1) Find a way to get some sleep. Either at night (can your husband or someone else take a feeding? can someone else come, either at night or during the day, and take the babies and take care of everything, then just bring you the babies when it's time to eat?) Even an hour or two will make the world a different place. And even if it's just once. But remember that you're not caught up, just falling less behind.
2) Experiment. It's a sucky recommendation, I'm afraid. But experiment with light levels, sleeping places, timings. What's going to work for your family isn't necessarily going to match any particular pattern.
3) Remember that you are doing great, and you just did an awesome very very hard thing. And that's amazing. Good work, and it will get better.
It is hard, and I promise it gets better. The first three weeks were really intense for us, but it leveled off after a bit.
I recommend swaddling, as others have. Personally, I used a large flannel baby blanket, and learned to make a nice "baby burrito". I swaddled my kids for nearly a year, although one actually asked much later to be "wrapped up" on a regular basis.
If you aren't using pacifiers yet, those are also an option for at night.
I found for the first (I'm guessing 3) months I woke up the other baby when one would wake up, nurse both, and then hope for more sleep overall. After the three month mark I only nursed the one who was awake, and then didn't need the huge nursing pillow or my husband to help me.
Make sure you sleep at least once during the day when the babies sleep. That you are getting about three hours at the start of the night is exhausting for you, but actually a good sign. Their long sleep is at the point of the day when it should be (nighttime). That long sleep will lengthen in time as they get older.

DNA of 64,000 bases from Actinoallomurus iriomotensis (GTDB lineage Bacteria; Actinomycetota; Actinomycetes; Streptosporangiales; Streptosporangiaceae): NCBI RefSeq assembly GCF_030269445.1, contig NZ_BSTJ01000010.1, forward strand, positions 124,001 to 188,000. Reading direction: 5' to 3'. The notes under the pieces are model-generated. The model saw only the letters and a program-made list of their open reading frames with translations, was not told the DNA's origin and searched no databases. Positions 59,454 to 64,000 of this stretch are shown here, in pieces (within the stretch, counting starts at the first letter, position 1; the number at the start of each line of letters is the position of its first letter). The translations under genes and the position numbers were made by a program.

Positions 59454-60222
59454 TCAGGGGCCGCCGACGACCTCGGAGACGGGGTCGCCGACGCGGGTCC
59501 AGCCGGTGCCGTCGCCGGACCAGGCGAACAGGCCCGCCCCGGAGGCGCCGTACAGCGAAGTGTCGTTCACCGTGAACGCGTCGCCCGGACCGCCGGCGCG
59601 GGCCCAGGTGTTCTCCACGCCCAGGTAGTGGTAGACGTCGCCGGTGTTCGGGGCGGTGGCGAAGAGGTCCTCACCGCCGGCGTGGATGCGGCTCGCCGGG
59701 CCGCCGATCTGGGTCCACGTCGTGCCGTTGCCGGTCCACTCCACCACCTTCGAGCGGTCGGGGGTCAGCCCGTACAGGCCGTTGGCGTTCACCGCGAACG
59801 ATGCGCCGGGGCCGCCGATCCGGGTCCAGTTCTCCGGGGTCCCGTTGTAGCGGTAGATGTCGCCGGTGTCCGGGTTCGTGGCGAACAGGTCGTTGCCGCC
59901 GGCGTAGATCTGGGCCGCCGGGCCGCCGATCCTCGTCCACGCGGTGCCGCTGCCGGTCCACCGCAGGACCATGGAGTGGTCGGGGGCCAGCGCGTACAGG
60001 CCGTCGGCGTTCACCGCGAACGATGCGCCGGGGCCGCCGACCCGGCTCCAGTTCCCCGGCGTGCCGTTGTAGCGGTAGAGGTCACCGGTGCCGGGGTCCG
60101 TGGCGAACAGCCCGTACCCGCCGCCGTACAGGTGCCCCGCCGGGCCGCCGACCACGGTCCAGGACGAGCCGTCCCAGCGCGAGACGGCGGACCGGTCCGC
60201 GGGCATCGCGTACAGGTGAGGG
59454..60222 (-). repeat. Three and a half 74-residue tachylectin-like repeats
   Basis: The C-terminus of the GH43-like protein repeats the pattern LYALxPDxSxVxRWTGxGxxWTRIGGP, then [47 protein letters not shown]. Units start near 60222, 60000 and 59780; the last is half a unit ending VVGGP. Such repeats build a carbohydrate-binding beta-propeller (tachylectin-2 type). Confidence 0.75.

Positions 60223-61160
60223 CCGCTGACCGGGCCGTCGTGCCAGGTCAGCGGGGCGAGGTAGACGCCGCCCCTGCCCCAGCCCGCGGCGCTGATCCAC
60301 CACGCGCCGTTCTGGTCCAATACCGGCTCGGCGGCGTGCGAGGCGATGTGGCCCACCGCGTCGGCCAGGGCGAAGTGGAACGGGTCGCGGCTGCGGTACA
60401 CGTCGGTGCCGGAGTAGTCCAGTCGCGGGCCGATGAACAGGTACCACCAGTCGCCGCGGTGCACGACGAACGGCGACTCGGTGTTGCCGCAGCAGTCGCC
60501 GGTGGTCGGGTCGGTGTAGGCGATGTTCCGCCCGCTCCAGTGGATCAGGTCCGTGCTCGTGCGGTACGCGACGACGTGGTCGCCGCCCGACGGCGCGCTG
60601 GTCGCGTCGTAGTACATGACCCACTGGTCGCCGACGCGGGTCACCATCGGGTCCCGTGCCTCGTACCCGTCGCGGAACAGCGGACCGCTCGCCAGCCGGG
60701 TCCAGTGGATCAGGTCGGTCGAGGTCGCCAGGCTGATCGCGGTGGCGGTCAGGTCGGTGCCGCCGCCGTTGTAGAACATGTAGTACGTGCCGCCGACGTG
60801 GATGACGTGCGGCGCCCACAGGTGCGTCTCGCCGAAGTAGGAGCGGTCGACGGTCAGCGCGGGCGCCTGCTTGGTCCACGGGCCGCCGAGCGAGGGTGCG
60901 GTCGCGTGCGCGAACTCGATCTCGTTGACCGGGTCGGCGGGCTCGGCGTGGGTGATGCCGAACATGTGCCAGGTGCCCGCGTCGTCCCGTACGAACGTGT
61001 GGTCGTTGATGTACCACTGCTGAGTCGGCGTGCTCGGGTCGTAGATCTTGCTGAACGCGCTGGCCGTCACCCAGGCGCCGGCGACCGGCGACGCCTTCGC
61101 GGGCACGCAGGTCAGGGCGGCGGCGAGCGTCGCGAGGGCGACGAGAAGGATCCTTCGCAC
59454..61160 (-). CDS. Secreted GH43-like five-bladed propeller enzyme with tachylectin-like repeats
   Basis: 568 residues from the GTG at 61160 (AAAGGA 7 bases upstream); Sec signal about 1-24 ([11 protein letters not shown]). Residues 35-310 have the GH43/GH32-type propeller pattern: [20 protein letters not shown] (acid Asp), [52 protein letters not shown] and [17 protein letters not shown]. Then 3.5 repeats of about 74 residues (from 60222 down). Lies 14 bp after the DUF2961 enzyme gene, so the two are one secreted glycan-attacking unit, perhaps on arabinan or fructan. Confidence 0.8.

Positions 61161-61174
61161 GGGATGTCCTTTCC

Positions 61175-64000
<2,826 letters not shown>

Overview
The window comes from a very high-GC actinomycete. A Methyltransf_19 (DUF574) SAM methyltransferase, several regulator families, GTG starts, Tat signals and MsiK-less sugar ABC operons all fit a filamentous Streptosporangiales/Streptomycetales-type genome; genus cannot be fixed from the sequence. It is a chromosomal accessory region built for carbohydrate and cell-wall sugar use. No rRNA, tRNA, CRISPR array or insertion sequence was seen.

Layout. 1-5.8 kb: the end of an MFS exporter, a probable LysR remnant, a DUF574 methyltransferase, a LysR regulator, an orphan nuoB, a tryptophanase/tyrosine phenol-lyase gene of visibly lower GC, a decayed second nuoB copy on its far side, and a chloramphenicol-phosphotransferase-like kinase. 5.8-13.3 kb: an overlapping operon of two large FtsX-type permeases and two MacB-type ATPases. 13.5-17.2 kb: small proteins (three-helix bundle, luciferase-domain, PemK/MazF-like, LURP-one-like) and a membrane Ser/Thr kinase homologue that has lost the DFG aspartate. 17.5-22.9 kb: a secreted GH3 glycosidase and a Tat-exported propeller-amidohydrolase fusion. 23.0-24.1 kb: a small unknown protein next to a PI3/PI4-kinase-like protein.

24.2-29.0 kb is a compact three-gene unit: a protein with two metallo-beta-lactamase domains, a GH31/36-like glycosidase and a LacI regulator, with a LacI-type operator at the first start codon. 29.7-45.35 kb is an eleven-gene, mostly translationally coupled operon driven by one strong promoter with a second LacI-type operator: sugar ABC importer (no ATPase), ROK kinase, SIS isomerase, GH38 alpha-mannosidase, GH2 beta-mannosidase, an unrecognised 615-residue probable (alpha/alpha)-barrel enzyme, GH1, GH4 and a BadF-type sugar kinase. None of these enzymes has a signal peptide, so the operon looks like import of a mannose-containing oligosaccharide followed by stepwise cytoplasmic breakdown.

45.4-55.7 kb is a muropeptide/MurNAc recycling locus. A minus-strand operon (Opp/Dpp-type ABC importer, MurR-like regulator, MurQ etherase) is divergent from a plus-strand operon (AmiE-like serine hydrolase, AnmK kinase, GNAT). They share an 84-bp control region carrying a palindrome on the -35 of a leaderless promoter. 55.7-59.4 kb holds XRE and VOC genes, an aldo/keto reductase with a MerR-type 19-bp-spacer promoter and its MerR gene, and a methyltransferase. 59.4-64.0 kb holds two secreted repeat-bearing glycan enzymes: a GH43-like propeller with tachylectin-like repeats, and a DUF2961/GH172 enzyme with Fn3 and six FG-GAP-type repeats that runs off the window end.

Hang in there!
Well, I recommend you kick your husband to the couch.
No really, there is logic behind this. Get some bumpers for each edge of the bed. I found these to work out wonderful, still working at 6 months http://www.gobedbug.com/ (DOn't be afraid to buy the clearance ones, they go under your sheet so who cares if they are a bit yellowed, they turn that way eventually anyways). Then put one baby on each side of the bed with you in the middle. Now use the side lying position. As soon as you hear a baby fussing scoot towards that baby and feed it as fast as you can so he doesn't wake up fully. Same process with the other baby. Don't turn the lights on! If they don't have to cry to get your attention, then get moved around getting out of the cradle, then jumbled all around trying to get the nursing pillow right and the light right and blah blah blah, then just maybe they will dream feed.
I totally agree with the previous poster. Our solution was a little different - we have a king sized mattress and queen sized mattress on the floor - making one giant wall-to-wall bed. I sleep between the two babies on the big mattress and hubby sleeps on the other mattress. I literally roll from side to side to nurse and it has been a lifesaver! I don't need to fully wake up (most of the time) and neither do the babies since I'm able to get to them quickly. I use rolled up blankets to help keep the babies propped on their side to nurse and now to keep them from rolling and scooting all over the bed - mine are 8 months though, you still have awhile before that happens!